upon rotation of said annular member with respect to said
tight at one end to the other end of said annular mem
spring.
helical spring disposed in said annulus, said spring, the
2.. A device for gauging liquid under pressure in a 75 rigid portion of said slip tube and the portion of said
3,025,703
7
‘8
?rst tube enclosing said spring having a common axis, an
valve meanswith respect to said body member whereby
annular member in said annulus rigidly and operatively
connecting the rigid portion of said slip tube remote from
said slip tube is released from said body member for
gauging liquid contents of said tank.
References Cited in the ?le of this patent
UNITED STATES PATENTS
said body member With said flexible tubular portion, a
helical groove disposed in the outer wall of said annular
member, the pitch of said groove coinciding With the
pitch of said spring in such a manner that said spring ?ts
operably into said' groove, a portion of said spring re
mote from said annular member being attached to the
inner Wall of said ?rst tube, the portion of said spring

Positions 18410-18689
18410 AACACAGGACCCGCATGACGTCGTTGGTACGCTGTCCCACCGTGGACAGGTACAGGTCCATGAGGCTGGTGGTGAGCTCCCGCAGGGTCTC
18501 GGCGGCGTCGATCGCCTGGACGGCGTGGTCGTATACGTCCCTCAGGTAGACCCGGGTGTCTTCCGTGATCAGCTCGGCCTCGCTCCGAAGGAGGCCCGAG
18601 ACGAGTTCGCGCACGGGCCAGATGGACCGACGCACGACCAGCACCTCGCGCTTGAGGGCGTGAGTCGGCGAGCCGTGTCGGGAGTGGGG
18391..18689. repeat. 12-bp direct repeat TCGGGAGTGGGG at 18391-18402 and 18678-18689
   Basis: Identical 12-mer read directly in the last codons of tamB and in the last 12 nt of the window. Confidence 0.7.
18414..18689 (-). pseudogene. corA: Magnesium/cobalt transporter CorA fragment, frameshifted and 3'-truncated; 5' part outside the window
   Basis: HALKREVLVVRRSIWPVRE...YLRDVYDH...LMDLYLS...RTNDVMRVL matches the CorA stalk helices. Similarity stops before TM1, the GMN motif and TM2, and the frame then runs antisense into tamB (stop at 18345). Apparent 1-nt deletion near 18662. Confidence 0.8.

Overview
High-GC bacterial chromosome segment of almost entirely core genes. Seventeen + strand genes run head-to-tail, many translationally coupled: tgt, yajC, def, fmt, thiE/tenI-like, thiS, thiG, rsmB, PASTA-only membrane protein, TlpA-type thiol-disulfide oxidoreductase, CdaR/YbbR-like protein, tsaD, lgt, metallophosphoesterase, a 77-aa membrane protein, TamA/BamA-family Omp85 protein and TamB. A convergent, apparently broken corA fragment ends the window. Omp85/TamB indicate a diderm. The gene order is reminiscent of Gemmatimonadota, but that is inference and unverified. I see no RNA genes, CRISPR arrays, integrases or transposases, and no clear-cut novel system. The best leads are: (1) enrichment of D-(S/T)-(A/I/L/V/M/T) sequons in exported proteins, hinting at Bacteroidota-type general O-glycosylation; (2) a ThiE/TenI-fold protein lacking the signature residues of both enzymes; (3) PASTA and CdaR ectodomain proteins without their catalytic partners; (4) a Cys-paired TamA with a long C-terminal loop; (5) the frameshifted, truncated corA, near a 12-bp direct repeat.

adjacent said annular member being freely ?exible with
respect to said inner wall and to said annular member,
a J-slot locking device comprising a prong on the outer
periphery of said valve means and a matching J-slot in
10
534,164
1,827,574
Larsh ______________ __ Feb. 12, 1895
Frazier ______________ __ Oct. 13, ‘1931
2,090,514
Folmsbee ____________ __ Aug. 17, 1937
2,440,230
2,705,372.
Buttner ______________ __ Apr. 20‘, 1948
Cornell ______________ __ Apr. 5, 1955
OTHER REFERENCES
_Publication: Combination Slip Tube and Fixed Tube
the inner periphery of said body member, said prong 15 Liquid Level Gauge, by Bastian-Blessing. Copy 1947,
only page LJ-S is required. (Copy in Div. 36.)
being removable from said J-slot upon rotation of said